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Damian Warbuton: It's got to be perfect - hasn't it?

Wednesday 24 February 2016

Acas Senior Adviser Damian Warbuton explains the ins and outs of carrying out effective workplace investigations, it isn't quite as easy as A,B,C but that is a good place to start.

Damian Warburton

Damian Warburton joined Acas in 1996, after a career in various Central Government departments up and down the country. He initially worked as an individual conciliator settling claims across the full range of Employment Tribunal jurisdictions before moving on to advisory work in 2003.

Since then he has worked with a range of public and private sector organisations across the North West, working with both staff and management to provide advice, training and support to improve employment relations and business performance.

Damian Warburton

With apologies to late 80s' pop group Fairground Attraction (look them up, it's a good song), it doesn't have to be 'perfect'. What I'm talking about is workplace investigations. It's something I get asked about a lot as an Acas adviser and I am always happy to burst some of those employment myths. Here's my 'a, b, c' of doing a 'reasonable' investigation.

A. Carry out an investigation every time you need to look into something that's happened at work. This applies even if the member of staff concerned admits to whatever it is they've been accused of.

"Why would you need to investigate when they've admitted it?" I hear you ask. Well there are two good reasons why you should. Firstly it's only fair - if you were facing an accusation of poor behaviour or poor performance at work you'd want your employer to look carefully at the relevant facts before deciding what to do. If you're an employer, it's got to be right that you want the same for your staff. Secondly, if the matter could end up in front of an Employment Tribunal, you'll almost certainly be asked whether or not you've investigated the issue - if your answer is "no" then there's every chance you'll lose the case.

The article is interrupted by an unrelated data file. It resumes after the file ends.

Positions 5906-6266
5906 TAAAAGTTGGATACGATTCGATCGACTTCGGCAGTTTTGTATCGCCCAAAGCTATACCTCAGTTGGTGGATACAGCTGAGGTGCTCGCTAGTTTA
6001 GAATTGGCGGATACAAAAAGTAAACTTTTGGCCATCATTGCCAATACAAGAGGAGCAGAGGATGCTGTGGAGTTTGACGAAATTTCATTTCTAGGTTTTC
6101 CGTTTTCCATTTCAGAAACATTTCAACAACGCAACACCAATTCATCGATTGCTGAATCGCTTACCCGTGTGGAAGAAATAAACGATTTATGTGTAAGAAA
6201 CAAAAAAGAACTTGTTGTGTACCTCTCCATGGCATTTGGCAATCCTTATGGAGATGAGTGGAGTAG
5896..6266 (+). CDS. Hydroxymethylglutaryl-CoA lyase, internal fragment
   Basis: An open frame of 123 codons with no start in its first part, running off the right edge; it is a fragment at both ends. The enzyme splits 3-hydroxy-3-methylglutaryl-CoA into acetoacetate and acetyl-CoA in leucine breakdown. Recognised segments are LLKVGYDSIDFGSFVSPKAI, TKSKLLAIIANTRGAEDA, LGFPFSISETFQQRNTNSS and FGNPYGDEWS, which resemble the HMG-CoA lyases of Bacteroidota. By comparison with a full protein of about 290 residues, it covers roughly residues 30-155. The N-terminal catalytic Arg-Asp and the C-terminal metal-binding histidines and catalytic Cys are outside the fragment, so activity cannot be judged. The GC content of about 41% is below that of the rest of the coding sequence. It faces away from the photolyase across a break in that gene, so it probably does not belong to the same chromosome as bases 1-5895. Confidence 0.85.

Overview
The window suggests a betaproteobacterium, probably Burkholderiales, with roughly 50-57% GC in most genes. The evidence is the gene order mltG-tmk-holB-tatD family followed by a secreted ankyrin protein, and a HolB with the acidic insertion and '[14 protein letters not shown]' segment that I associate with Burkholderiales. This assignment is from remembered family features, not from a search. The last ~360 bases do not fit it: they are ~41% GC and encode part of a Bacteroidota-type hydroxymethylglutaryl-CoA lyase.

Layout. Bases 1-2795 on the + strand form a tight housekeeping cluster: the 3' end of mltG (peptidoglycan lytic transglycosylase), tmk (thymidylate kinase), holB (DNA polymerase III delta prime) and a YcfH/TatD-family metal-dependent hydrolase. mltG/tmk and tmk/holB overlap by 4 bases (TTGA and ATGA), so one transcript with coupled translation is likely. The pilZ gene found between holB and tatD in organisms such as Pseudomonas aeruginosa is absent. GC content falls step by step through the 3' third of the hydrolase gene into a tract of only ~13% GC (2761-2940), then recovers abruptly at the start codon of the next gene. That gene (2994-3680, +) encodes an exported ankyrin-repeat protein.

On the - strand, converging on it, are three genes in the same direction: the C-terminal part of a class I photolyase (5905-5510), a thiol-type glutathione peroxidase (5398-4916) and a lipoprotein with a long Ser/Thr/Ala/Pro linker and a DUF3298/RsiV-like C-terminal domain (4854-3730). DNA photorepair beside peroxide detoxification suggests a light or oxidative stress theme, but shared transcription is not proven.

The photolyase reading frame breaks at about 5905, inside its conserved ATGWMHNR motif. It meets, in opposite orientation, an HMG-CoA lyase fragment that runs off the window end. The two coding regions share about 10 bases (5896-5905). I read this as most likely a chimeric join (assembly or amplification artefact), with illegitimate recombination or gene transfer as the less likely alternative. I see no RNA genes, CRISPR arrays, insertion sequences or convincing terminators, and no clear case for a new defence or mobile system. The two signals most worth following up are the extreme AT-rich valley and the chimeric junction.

B. But there is no need to go overboard. You don't necessarily have to devote a huge amount of resource to investigate every possible angle. The correct legal standard is the balance of probabilities - is it more likely than not? - and you should be looking to meet what's known as the Burchell test [British Home Stores -v- Burchell [1978] IRLR 379 (also reported at [1980] ICR 303)]. This threefold test requires you to have:

  • a reasonable belief in the employee's "guilt"
  • reasonable grounds for holding that belief and
  • investigated as much as was reasonable in all the circumstances of the case.

If somebody's admitted doing something then your investigation might be as simple as asking them why they did it, checking out their explanation or any mitigating factors and asking whether there's anything else you should know.

C. There are exceptions when more digging will be needed. If there is a denial or if the facts are in dispute then you'll have to work a bit harder and if the allegations are potentially criminal in nature then you'll have to work harder still [Miller v William Hill Organisation Ltd EAT/0336/12] to satisfy a Tribunal that you've done enough.

So, ask yourself: have I done a reasonable investigation in the circumstances of this particular case? Just because more could have been done doesn't mean that your investigation isn't good enough. [Shrestha v Genesis Housing Association Ltd [2015] IRLR 399 CA] There's no excuse for not investigating properly but don't think you've got to go all CSI before you've done enough.

If you want to know more about how to get it right take a look at our Carrying out investigations in the workplace guide.

1 Comment

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  • Posted by Natalie Kirby  |  5 March 2017, 1:43PM

    I have been accussed or two transactions amounting to £!30 being transfered into my personal account from my employers A C Rawlins Wigmore Veterinary Centre My purse had been stolen, I cannot actually pinpoint the date but had reported it to my building society and that is when i foung out money had gone into my account I contacted my employers on the same day and the next day whilst at work i paid the amount straight back I have been sacked and am in the process of an appeal

    Please can you assist me as to my rights